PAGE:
An attractive addition to the nature shelf.


Rhyming couplets introduce birds one might see in spite of winter snows.

Hall describes behaviors that help 17 species survive cold winters. She begins and ends with the blue jays familiar to readers east of the Rockies: a pair that takes peanuts from a feeder to hide for later and then, in spring, builds a nest for a new generation. In between she introduces a broad range of birds, some residents and some with shorter seasonal migrations that end in parts of the U.S. that are cold and snowy. Carolina wrens, snow geese, black-capped chickadees, American tree sparrows, downy woodpeckers, and northern cardinals are birds whose winter ranges span much of the country; common redpolls, snow buntings, black rosy-finches, Atlantic puffins, Bohemian waxwings, ruffed grouse, great gray and snowy owls, and golden crowned kinglets frequent only small parts. Readers are quite unlikely to encounter an ivory gull stealing its winter food from polar bears! Desmond’s double-page spreads show the birds beautifully, and they include important details about their appearances, their usual numbers, and their environments. Predominantly done in muted tones with lots of black, white, and shades of gray, they have spots of color when appropriate. Where the bird’s sounds aren’t included in the poem, they’re worked into the images. Hall’s skillful poetry reads aloud well, making this a solid candidate for small-group storytime even where the birds—or even the snow—aren’t familiar. (This book was reviewed digitally with 10.5-by-18-inch double-page spreads viewed at 81.6% of actual size.)

An attractive addition to the nature shelf. (further information) (Informational picture book/poetry. 4-8)

Pub Date: Nov. 3, 2020

ISBN: 978-1-4197-4203-3

Page Count: 40

Publisher: Abrams

Review Posted Online: Sept. 29, 2020

Kirkus Reviews Issue: Oct. 15, 2020

Did you like this book?

No Comments Yet

Amid inconsistencies of format and information, the illustrations end up giving the most clarity about this festival.


From the Celebrate the World series

Diwali, the festival of lights, a five-day celebration that has many different forms, is celebrated in different ways across India and in many other countries.

This board book cursorily presents the different rituals associated with this celebration of the Hindu New Year, including getting the house ready to welcome Lakshmi, the goddess of wealth; decorating the house with rangoli and diyas; and celebrating with family, friends, fireworks, and good food. The text is simple and gives only very basic information. “On the fifth and final day of Diwali, we celebrate brothers and sisters. The lifelong bond between siblings is special, and we honor that.” The illustrations show four different sets of siblings celebrating each other in different ways, none of which are mentioned in the text, making it difficult for younger readers to understand the complexity of the celebration. Sreenivasan’s illustrations are colorful, detailed, and authentic, and they carry the book. They feature happy and smiling dark-haired people with a range of skin tones, diverse in ethnicity and dress. In bright, vivid colors, intergenerational families and friends from different regions come alive, dressed up in their colorful best, celebrating and enjoying the festival together in different ways. The board format of this title does not match the age range and conceptual level of the text.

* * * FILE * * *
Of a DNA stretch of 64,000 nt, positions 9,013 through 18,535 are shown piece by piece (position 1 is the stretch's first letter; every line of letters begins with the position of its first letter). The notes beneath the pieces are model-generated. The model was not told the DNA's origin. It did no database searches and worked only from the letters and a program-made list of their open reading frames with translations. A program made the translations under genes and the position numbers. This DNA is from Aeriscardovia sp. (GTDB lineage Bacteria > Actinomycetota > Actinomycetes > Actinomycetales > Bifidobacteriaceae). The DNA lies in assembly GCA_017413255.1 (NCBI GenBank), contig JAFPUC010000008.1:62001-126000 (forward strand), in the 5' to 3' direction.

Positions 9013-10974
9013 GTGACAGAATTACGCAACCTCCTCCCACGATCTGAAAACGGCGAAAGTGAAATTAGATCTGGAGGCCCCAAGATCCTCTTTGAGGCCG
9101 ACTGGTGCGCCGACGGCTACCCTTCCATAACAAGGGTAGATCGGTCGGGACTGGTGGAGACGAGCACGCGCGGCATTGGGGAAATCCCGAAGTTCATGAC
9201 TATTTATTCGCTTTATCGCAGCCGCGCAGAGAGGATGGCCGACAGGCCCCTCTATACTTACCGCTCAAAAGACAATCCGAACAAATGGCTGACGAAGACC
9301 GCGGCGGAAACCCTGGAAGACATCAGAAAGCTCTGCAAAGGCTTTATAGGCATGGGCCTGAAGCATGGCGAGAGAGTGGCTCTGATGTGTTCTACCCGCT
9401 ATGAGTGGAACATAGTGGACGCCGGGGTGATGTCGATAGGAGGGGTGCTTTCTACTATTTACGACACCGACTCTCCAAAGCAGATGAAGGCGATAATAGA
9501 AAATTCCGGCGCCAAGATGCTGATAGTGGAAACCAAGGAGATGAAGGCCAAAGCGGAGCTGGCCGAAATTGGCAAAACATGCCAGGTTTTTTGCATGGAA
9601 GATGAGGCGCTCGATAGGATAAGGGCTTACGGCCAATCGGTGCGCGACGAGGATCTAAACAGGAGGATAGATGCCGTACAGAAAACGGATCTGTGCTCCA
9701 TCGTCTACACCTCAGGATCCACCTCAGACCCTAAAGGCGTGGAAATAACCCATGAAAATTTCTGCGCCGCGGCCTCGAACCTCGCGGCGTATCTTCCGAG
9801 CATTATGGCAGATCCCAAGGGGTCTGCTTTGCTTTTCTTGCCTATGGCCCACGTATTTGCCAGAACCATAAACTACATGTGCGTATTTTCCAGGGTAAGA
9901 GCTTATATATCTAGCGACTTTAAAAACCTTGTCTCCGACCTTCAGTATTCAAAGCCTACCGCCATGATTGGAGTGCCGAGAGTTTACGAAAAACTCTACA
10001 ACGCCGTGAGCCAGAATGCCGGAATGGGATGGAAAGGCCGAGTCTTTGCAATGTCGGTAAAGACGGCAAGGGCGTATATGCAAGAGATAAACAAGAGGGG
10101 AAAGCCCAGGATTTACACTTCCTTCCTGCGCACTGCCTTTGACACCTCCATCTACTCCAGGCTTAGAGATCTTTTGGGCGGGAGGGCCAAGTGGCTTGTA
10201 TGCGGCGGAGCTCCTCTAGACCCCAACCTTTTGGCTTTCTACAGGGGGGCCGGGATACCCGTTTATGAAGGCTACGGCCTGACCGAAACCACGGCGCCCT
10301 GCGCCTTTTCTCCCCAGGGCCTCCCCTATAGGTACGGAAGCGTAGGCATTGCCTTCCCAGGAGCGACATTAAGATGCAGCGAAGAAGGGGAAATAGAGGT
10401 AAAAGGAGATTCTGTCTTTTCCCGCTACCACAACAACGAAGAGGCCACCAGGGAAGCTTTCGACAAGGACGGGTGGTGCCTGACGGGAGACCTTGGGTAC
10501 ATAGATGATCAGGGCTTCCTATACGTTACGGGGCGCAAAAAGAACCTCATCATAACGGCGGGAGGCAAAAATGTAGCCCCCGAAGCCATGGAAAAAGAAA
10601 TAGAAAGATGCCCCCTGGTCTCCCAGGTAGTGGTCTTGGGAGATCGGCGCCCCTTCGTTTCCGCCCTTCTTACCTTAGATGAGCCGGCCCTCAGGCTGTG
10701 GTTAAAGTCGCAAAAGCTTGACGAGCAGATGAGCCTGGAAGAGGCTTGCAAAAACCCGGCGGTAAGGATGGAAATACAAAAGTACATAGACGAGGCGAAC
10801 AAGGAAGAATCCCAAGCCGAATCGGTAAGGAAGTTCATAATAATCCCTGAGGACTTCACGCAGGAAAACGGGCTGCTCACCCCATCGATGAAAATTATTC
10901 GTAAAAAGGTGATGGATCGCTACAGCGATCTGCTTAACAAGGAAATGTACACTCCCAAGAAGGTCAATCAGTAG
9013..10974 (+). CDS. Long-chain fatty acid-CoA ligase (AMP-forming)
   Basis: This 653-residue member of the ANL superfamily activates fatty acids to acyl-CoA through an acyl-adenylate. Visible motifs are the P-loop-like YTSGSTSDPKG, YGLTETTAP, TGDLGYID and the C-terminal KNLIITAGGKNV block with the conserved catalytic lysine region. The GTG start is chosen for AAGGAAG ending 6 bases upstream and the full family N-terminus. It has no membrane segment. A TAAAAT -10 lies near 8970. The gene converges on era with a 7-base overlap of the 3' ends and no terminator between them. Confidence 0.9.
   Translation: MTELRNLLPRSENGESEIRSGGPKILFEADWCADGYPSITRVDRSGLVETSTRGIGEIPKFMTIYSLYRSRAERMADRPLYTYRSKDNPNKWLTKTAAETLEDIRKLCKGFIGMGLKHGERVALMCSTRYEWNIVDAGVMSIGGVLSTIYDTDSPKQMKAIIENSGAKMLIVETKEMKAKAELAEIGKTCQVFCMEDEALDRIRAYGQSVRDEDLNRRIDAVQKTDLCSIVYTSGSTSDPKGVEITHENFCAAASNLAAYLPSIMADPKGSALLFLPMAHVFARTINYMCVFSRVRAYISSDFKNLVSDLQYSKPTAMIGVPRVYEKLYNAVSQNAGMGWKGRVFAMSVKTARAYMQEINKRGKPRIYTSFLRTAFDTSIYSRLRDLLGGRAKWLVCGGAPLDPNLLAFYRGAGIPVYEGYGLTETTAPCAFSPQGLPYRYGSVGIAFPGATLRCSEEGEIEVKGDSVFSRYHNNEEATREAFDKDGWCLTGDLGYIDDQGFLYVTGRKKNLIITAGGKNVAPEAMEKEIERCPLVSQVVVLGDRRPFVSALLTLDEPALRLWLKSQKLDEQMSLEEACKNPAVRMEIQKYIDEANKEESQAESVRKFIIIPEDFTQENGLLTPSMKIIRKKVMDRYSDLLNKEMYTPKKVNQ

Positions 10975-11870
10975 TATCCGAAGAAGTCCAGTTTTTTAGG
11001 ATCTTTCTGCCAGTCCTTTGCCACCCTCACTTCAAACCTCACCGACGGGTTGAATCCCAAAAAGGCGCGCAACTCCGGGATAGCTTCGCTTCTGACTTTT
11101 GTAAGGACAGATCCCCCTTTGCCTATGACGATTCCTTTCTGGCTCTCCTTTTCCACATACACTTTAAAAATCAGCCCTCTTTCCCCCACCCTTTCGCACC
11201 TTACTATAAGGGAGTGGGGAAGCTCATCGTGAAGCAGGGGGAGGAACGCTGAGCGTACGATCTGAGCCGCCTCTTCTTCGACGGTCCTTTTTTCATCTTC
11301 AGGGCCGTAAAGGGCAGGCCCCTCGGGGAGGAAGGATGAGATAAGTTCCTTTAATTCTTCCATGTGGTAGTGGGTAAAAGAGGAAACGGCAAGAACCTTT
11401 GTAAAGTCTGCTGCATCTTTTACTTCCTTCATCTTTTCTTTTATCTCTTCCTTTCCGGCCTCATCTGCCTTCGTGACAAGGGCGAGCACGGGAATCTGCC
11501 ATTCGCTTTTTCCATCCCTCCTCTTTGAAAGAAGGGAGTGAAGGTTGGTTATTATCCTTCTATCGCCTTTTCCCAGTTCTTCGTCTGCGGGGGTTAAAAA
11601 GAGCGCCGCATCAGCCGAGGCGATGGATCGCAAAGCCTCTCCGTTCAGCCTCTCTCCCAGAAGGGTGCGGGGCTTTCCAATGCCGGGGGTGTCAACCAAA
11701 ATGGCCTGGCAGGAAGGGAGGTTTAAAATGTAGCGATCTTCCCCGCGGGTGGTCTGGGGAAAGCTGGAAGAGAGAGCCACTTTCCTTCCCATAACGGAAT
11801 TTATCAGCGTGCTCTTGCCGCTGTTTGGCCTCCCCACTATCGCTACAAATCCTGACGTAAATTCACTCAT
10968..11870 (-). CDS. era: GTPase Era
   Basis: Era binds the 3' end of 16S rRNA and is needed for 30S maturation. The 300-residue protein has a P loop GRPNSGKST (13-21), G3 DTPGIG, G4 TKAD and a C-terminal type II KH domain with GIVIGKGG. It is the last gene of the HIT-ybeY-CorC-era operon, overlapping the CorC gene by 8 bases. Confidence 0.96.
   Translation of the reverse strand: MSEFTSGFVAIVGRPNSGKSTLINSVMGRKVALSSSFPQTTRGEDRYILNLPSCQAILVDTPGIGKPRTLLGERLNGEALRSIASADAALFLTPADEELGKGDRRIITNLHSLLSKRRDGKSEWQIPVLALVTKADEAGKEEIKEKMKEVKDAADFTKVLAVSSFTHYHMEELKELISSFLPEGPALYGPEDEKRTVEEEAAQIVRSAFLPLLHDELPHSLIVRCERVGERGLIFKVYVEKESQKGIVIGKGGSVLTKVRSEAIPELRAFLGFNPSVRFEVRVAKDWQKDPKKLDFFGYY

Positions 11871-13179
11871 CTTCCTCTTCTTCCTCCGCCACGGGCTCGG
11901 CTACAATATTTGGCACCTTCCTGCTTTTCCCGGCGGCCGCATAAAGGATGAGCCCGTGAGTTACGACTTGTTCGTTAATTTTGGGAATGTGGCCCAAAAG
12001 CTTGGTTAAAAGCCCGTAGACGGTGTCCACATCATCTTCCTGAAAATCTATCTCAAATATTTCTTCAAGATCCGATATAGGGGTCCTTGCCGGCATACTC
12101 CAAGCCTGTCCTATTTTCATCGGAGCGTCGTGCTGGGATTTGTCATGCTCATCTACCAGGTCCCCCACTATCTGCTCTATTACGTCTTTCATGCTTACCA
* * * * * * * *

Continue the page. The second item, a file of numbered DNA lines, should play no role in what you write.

Amid inconsistencies of format and information, the illustrations end up giving the most clarity about this festival. (Board book. 4-8)

Pub Date: Aug. 28, 2018

ISBN: 978-1-5344-1990-2

Page Count: 24

Publisher: Little Simon/Simon & Schuster

Review Posted Online: Sept. 2, 2018

Kirkus Reviews Issue: Jan. 1, 2019

Did you like this book?

No Comments Yet

A delightful story of love and hope.


Families are formed everywhere—including large metropolitan mass-transit systems!

Baby Kevin, initially known as “Danny ACE Doe,” was found in the New York City’s 14th Street subway station, which serves the A-C-E lines, by one of his future fathers, Danny. Kevin’s other father, Pete (author Mercurio), serves as the narrator, explaining how the two men came to add the newborn to their family. Readers are given an abridged version of the story from Danny and Pete’s point of view as they work to formally adopt Kevin and bring him home in time for Christmas. The story excels at highlighting the determination of loving fathers while still including realistic moments of hesitation, doubt, and fear that occur for new and soon-to-be parents. The language is mindful of its audience (for example using “piggy banks” instead of “bank accounts” to discuss finances) while never patronizing young readers. Espinosa’s posterlike artwork—which presents the cleanest New York readers are ever likely to see—extends the text and makes use of unexpected angles to heighten emotional scenes and moments of urgency. The diversity of skin tones, ages, and faces (Danny and Pete both present white, and Kevin has light brown skin) befits the Big Apple. Family snapshots and a closing author’s note emphasize that the most important thing in any family is love. (This book was reviewed digitally with 11.3-by-18-inch double-page spreads viewed at 43% of actual size.)

A delightful story of love and hope. (Informational picture book. 5-8)

Pub Date: Sept. 15, 2020

ISBN: 978-0-525-42754-4

Page Count: 40

Publisher: Dial Books

Review Posted Online: June 16, 2020

Kirkus Reviews Issue: July 1, 2020

Did you like this book?

No Comments Yet